We cooled off with a swim in a nearby waterfall, a tropical paradise just when it was needed, and started the meandering journey back to Darwin, stopping by the side of the road to see a monstrously large termite mound. The mound, three times as tall as your average human, was immense, especially when you look down at your feet, spot a tiny termite crawl across you boot and then look up at the cathedral like structure they call home.

The Kakadu had lived up to all our expectations; we had a truly great time. As our first taste of Australia, I doubt it could have been beaten. We saw more wildlife in 3 days than I think we have previously seen in our entire lives. It rained, we got wet, we got filthy, but most importantly it was damn good fun! We had learnt so much about Aboriginal culture, seen the most amazing scenery, swam in the most stunning waterfalls and despite the humidity of the tropical North, we were almost sad to leave, until we saw a comfy bed and shower that is!

Jon & liz

A big thanks to Kakadu Dreams who helped us a lot

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Aboriginal Rock Art, Nourlangie


Frilled Lizard


giant termite mound


wild horse

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REPORT ARCHIVE
The Beginning 14 - THAILAND Bangkok
01 - INDIA Delhi 15 - THAILAND Bridge Over the River Kwai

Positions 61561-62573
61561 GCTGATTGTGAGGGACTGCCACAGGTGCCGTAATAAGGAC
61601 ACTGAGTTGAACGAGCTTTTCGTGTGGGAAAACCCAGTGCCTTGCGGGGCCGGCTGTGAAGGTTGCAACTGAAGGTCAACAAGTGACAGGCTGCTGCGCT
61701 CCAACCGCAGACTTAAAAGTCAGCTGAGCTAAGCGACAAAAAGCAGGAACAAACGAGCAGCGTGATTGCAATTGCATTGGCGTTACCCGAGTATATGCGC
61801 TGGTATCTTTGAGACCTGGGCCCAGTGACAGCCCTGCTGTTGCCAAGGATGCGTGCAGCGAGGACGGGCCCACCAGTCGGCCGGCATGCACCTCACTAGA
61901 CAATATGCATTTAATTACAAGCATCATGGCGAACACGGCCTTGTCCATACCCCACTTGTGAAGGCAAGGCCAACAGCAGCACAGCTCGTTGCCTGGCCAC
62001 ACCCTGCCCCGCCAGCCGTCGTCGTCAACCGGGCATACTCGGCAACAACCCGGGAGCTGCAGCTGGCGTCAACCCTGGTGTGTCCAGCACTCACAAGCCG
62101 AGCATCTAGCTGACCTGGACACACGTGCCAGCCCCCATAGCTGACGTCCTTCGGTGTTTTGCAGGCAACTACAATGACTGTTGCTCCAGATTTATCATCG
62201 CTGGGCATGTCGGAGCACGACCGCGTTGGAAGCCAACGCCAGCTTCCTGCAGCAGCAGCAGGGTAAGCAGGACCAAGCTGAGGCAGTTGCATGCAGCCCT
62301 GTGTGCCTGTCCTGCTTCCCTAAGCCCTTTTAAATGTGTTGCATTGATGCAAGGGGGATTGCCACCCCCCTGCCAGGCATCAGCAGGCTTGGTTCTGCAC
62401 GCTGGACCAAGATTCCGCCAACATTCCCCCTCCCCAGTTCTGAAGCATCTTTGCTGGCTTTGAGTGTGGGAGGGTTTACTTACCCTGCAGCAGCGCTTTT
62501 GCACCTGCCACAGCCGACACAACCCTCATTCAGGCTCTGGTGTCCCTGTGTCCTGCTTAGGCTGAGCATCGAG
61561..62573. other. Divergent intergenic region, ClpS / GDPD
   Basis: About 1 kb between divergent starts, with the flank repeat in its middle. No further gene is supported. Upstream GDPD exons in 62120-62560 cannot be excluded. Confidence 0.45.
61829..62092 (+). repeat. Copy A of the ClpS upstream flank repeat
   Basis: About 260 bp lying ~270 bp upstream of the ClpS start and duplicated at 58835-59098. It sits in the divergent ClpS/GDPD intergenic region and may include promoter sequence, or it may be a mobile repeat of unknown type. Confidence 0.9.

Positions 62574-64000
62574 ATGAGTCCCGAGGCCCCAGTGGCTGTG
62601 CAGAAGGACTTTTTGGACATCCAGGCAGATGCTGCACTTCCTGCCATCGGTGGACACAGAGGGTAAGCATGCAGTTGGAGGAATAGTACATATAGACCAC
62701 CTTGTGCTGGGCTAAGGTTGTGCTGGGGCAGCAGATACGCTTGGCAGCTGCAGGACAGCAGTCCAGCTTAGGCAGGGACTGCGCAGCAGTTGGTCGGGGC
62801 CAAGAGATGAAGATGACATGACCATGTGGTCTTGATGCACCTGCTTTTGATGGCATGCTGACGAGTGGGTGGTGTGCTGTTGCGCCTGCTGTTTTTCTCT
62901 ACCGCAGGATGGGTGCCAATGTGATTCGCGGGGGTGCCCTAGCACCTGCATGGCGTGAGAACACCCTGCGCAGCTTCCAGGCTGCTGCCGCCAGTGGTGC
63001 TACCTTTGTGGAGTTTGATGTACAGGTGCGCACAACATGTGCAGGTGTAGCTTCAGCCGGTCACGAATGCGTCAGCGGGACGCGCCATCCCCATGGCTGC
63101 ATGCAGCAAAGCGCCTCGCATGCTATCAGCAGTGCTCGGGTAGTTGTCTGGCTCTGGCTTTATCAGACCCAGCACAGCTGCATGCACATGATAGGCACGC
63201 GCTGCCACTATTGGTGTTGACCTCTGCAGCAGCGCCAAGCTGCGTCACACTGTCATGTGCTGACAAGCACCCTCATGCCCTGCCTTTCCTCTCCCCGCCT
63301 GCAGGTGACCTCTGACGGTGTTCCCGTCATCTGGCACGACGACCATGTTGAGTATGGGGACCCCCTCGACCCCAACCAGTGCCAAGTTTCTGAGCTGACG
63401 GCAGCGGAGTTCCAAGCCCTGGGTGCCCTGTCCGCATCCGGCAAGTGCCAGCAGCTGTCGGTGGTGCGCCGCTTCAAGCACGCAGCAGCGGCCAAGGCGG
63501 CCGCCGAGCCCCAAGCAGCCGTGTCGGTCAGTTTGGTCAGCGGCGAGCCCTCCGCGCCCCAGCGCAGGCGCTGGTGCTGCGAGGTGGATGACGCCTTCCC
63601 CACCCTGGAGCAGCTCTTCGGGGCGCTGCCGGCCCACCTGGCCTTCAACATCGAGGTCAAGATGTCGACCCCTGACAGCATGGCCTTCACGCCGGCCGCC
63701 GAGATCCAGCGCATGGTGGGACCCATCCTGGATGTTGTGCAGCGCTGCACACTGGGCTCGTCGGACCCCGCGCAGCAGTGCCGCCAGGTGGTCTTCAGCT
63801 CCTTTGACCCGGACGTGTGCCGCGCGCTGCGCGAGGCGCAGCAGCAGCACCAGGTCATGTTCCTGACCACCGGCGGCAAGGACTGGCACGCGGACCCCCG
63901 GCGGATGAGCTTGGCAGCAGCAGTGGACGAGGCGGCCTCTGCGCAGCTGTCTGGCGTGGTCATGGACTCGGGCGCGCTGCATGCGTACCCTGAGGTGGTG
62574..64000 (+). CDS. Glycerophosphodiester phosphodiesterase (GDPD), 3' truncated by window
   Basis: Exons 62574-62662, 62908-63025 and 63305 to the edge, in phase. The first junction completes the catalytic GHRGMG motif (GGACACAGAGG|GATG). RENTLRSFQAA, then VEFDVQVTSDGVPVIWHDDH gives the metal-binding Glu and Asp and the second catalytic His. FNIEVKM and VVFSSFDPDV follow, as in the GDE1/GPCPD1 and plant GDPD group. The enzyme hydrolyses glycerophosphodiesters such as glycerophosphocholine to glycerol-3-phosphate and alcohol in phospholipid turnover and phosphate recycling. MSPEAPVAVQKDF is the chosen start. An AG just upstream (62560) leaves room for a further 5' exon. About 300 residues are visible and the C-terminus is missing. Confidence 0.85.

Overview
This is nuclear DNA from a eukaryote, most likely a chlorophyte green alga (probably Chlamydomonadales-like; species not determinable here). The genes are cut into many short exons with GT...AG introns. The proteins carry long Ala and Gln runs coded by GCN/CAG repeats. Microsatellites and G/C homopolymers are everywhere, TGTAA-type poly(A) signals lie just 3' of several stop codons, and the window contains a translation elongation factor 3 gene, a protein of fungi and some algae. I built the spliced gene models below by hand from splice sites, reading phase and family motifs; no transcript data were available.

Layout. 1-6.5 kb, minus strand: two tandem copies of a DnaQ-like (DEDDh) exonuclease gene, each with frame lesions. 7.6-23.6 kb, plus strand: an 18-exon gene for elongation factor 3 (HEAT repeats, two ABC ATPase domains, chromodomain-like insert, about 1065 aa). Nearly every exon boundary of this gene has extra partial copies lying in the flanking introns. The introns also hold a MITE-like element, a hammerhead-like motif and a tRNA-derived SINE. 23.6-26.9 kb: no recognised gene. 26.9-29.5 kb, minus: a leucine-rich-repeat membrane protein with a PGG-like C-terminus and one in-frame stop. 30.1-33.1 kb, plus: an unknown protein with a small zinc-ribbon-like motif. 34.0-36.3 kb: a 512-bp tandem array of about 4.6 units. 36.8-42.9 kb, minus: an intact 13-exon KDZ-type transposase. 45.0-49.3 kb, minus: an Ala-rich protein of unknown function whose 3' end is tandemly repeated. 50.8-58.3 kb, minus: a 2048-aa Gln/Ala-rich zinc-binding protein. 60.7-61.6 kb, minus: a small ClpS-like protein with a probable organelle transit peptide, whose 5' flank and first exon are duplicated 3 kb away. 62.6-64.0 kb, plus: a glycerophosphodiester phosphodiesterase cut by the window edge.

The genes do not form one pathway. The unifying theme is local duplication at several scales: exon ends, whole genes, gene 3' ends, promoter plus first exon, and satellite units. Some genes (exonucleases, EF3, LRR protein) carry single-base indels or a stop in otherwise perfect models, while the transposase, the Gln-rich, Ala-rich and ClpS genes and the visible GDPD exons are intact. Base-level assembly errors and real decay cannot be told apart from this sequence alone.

02 - INDIA Agra Taj Mahal 16 - THAILAND Chang Mai - The Long Necks
03 - INDIA Jaipur 17 - AUSTRALIA Kakadu National Park
04 - INDIA Camel Safari 18 - AUSTRALIA Ayers Rock
05 - INDIA Mount Abu 19 - AUSTRALIA Great barrier Reef
06 - INDIA Goa 20 - AUSTRALIA Fraser Island
07 - INDIA Mumbai (Bombay) 21 - AUSTRALIA Sydney
08 - HONG KONG 22 - NEW ZEALAND South Island
09 - PHILIPPINES Boracay & Panglao Island 23 - NEW ZEALAND North Island
10 - PHILIPPINES Bohol Chocolate Hills 24 - USA Hawaii Oahu Island
11 - PHILIPPINES Banaue Rice Terraces 25 - USA San Francisco
12 - MALAYSIA Kuala Lumpur 26 - USA Washington DC
13 - MALAYSIA Penang, Georgetown 27 - USA New York
  28 - UK - THE END
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Produced by John Bentham - Copyright 2000/01 Jonathan Enoch & Elizabeth Wigg / John Bentham

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giant waterfall

Jon climbing for a better view